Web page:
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Recrutiment & Employment Confederation

Embracing neurodiversity in recruitment - Become an autism-confident recruiter

Advice for employers

29 March - 4 April is World Autism Awareness Week. Thank you Clare Caccavone, Programme Director at Ambitious about Autism for this guest blog on the role recruiters can play in supporting more autistic young people to enter the job market and reach their potential

Ambitious about Autism is the national charity for children and young people with autism. They provide education and employment services, raise awareness and understanding and campaign for change. Through Ambitious College, TreeHouse School and The Rise School, they offer specialist education and support.  Find out more about their latest work here

After a tumultuous year, the UK’s employment rate is estimated by the ONS to be around 75%. 

The pandemic has forced many organisations into survival mode, and restructures mean that unemployment is rising. The coming year is going to be busy for recruiters as more vacancies open up and more people compete for new jobs. It will be a challenging time, it’s fair to say – for some more than others.

In the UK, only 16% of people with autism are in full-time employment. Many autistic candidates want to work, but do not get the chance to prove themselves often because they encounter recruitment processes and workplaces that exclude them.

One aspect of job hunting that autistic candidates find difficult is the interview process. They can struggle to maintain eye contact, process hypothetical questions and are unable to predict questions. This can have a big impact on their performance.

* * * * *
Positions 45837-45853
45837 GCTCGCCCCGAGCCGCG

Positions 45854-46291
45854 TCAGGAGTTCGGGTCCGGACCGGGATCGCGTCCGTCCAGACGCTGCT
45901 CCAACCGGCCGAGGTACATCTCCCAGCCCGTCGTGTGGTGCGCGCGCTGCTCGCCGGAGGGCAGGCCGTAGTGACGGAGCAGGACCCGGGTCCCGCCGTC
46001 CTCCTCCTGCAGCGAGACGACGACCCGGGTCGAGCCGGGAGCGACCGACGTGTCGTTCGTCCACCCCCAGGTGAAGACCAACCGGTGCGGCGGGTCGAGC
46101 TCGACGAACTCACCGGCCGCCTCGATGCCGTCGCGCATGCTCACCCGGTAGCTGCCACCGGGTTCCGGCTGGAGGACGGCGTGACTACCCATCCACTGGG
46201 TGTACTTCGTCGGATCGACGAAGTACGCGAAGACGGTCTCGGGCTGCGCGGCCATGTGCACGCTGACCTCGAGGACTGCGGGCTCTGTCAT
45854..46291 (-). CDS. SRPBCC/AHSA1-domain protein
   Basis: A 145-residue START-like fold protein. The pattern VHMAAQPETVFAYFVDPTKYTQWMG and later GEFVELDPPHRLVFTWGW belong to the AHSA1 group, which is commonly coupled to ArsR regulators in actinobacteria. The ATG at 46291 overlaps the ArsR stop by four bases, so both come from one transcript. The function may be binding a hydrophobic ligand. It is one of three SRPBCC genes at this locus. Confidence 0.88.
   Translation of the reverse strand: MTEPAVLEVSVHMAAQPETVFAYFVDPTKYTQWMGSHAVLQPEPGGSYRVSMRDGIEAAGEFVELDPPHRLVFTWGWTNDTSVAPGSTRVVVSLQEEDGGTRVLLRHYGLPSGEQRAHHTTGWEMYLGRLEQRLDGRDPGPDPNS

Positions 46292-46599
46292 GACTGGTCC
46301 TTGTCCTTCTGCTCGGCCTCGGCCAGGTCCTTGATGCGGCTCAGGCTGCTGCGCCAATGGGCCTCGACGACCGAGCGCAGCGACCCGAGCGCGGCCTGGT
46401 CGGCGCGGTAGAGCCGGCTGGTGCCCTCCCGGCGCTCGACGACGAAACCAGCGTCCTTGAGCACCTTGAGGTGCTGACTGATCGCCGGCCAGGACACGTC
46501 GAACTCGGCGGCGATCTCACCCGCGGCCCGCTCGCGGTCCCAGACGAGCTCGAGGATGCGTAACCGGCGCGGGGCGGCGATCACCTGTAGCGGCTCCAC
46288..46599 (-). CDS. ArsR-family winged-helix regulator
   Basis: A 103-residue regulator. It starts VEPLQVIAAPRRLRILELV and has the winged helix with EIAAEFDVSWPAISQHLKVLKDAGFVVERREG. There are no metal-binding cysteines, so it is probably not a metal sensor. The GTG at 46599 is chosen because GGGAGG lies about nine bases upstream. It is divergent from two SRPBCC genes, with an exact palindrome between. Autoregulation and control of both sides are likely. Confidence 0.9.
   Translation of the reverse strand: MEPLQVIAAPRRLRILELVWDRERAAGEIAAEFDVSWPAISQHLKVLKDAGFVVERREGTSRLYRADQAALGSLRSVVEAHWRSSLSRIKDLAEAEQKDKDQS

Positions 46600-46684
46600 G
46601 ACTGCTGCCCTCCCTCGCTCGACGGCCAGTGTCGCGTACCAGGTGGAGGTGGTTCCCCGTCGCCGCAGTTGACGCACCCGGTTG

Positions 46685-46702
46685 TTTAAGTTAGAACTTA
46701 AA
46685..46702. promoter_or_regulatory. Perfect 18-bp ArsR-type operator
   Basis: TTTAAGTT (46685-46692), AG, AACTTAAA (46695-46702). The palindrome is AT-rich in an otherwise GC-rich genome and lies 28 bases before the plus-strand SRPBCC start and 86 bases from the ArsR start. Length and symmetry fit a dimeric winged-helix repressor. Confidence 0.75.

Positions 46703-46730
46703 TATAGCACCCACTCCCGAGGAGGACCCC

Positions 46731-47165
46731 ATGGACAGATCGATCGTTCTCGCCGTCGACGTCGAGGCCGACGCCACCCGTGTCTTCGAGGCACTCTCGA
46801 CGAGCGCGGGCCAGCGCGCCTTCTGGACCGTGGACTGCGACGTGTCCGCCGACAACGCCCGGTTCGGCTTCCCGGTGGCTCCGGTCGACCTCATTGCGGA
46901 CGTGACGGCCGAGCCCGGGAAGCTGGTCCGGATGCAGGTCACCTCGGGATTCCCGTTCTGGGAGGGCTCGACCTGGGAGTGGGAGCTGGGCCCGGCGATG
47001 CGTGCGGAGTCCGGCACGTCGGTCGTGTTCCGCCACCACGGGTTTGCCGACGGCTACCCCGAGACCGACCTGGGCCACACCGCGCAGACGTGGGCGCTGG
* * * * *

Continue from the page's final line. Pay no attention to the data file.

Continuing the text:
Autism affects the way a person communicates and experiences the world around them. In an office environment this could mean they could struggle with things like bright lights or too much noise. However, autistic employees can often be a huge asset to businesses, bringing qualities such as hyper focus, attention to detail, reliability and unique problem solving.

Rise to the challenge by embracing diversity

The upheaval brought upon us by coronavirus has led to some unexpected changes in how we think about and carry out work. Many millions of us have adapted to working from home and have spent many months only meeting our colleagues virtually. Recruiting, interviewing and onboarding are now taking place online as a matter of course.

Businesses need to think differently to respond to the new ‘normal’. That means embracing diversity in their teams. There has never been a better time to think differently about not only how we recruit, but who we recruit. This is a key moment to support more neurodiverse candidates into employment.

Become an autism-confident recruiter

Ambitious about Autism is focused on supporting more autistic young people to enter the job market and reach their potential.

Its Employ Autism programme works with employers, young people and career professionals to break down barriers and improve confidence about autism and neurodiversity. The programme delivers training, resources and ongoing mentorship to a wide range of partners across the UK all with the aim of helping more autistic young people into work.

The programme aims to challenge outdated perceptions of what autistic candidates can and can’t do.

Autism-confident recruiters can play a vital role in helping these candidates to excel, by working with employers to adapt the recruitment process to make it more accessible and to help all the autistic candidate to shine. For example, the recruiter could provide the candidate with questions in advance or base them on past experience rather than hypothetical scenarios, which rely on social imagination.

Small changes can make a huge difference and increasing autism knowledge and confidence could transform the job prospects of a generation of autistic young people.

With the change in hiring practice brought upon us by the pandemic, there has never been a better time to think differently about autistic candidates and build more inclusivity and neurodiversity into the recruitment sector.

Not only will this benefit some of the most disadvantaged young people in our society, it will also reap huge benefits for employers in the long term.